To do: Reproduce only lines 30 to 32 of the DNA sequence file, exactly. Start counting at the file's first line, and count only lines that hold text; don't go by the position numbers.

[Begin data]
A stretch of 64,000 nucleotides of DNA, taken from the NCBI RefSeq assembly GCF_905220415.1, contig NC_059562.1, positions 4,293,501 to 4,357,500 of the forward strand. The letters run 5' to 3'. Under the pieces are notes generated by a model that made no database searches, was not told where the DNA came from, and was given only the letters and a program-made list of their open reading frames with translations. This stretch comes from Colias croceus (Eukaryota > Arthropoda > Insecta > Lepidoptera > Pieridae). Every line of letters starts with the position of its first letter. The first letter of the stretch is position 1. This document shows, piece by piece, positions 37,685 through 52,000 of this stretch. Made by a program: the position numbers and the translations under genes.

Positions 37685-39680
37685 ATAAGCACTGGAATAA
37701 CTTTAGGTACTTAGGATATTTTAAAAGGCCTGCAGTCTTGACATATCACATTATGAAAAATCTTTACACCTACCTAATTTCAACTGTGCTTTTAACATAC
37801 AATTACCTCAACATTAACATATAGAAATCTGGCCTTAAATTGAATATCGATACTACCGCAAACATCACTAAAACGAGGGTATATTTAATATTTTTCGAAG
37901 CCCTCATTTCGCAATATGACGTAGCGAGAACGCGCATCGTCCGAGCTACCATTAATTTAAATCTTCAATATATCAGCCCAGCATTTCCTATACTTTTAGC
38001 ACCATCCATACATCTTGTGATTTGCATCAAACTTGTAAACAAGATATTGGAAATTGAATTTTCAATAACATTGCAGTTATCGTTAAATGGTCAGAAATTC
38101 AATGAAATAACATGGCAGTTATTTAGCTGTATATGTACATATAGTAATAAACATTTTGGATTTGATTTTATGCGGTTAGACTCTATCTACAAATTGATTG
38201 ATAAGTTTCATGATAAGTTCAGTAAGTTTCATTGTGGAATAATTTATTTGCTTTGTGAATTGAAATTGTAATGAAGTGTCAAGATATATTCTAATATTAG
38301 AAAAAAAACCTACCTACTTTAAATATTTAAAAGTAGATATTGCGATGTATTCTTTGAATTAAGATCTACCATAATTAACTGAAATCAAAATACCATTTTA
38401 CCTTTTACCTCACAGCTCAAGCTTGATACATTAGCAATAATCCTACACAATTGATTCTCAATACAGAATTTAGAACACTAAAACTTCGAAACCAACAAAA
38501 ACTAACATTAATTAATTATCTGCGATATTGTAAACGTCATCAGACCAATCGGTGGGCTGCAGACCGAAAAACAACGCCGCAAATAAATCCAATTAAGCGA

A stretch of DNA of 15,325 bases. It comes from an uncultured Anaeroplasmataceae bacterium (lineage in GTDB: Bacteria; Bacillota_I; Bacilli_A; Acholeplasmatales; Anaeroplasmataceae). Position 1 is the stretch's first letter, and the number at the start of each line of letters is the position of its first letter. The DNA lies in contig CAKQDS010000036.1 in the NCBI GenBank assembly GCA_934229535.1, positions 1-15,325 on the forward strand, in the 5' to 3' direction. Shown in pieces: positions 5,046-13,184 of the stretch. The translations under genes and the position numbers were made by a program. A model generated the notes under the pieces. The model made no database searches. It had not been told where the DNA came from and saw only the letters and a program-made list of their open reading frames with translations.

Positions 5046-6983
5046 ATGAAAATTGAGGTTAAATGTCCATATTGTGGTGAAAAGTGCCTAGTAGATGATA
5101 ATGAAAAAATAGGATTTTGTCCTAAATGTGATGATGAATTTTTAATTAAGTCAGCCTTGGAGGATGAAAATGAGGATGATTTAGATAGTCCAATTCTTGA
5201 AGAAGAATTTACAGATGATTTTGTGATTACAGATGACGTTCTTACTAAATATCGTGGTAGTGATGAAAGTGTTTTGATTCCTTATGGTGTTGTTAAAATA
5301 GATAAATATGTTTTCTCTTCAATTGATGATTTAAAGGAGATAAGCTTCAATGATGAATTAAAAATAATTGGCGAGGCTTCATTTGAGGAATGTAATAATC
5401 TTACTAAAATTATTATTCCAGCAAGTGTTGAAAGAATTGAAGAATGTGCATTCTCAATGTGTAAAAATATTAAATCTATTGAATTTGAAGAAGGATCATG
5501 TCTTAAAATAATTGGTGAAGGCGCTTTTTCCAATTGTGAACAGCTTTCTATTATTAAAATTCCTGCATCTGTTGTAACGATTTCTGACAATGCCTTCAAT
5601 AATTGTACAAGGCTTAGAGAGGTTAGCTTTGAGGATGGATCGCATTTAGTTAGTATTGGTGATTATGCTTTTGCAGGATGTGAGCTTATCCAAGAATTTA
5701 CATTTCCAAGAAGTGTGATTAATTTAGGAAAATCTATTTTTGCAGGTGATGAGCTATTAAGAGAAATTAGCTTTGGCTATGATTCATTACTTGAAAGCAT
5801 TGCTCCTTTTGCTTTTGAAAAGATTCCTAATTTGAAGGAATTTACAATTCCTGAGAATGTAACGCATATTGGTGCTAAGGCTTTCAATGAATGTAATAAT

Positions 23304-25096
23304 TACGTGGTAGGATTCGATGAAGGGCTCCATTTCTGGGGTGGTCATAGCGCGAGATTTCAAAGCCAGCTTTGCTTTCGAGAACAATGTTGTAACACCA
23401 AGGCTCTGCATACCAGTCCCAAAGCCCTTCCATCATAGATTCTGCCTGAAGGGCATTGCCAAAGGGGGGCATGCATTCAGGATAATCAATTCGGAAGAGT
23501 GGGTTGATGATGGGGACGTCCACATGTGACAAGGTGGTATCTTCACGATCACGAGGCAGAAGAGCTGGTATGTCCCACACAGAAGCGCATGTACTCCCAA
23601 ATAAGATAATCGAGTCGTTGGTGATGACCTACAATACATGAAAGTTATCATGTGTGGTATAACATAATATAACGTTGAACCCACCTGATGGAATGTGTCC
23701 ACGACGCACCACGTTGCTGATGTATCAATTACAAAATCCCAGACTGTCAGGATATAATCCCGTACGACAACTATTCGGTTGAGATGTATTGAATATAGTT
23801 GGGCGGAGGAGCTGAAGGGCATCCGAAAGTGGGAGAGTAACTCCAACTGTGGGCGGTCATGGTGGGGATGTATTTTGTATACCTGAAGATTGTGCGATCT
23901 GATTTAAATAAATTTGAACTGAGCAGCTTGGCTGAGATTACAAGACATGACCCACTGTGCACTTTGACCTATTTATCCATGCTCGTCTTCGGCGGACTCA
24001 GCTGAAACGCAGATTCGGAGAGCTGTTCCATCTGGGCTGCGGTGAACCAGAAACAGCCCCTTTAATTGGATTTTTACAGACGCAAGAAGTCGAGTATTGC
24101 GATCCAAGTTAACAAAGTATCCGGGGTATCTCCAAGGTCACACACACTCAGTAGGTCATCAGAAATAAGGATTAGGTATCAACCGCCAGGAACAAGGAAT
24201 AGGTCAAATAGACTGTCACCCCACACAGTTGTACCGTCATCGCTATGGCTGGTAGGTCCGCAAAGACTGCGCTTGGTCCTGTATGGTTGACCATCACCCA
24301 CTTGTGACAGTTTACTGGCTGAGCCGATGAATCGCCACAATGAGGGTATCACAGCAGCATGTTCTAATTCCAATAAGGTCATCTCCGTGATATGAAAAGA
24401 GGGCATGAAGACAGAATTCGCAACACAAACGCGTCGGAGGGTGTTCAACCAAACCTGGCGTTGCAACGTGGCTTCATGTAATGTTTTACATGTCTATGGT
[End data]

23801 GGGCGGAGGAGCTGAAGGGCATCCGAAAGTGGGAGAGTAACTCCAACTGTGGGCGGTCATGGTGGGGATGTATTTTGTATACCTGAAGATTGTGCGATCT
23901 GATTTAAATAAATTTGAACTGAGCAGCTTGGCTGAGATTACAAGACATGACCCACTGTGCACTTTGACCTATTTATCCATGCTCGTCTTCGGCGGACTCA
24001 GCTGAAACGCAGATTCGGAGAGCTGTTCCATCTGGGCTGCGGTGAACCAGAAACAGCCCCTTTAATTGGATTTTTACAGACGCAAGAAGTCGAGTATTGC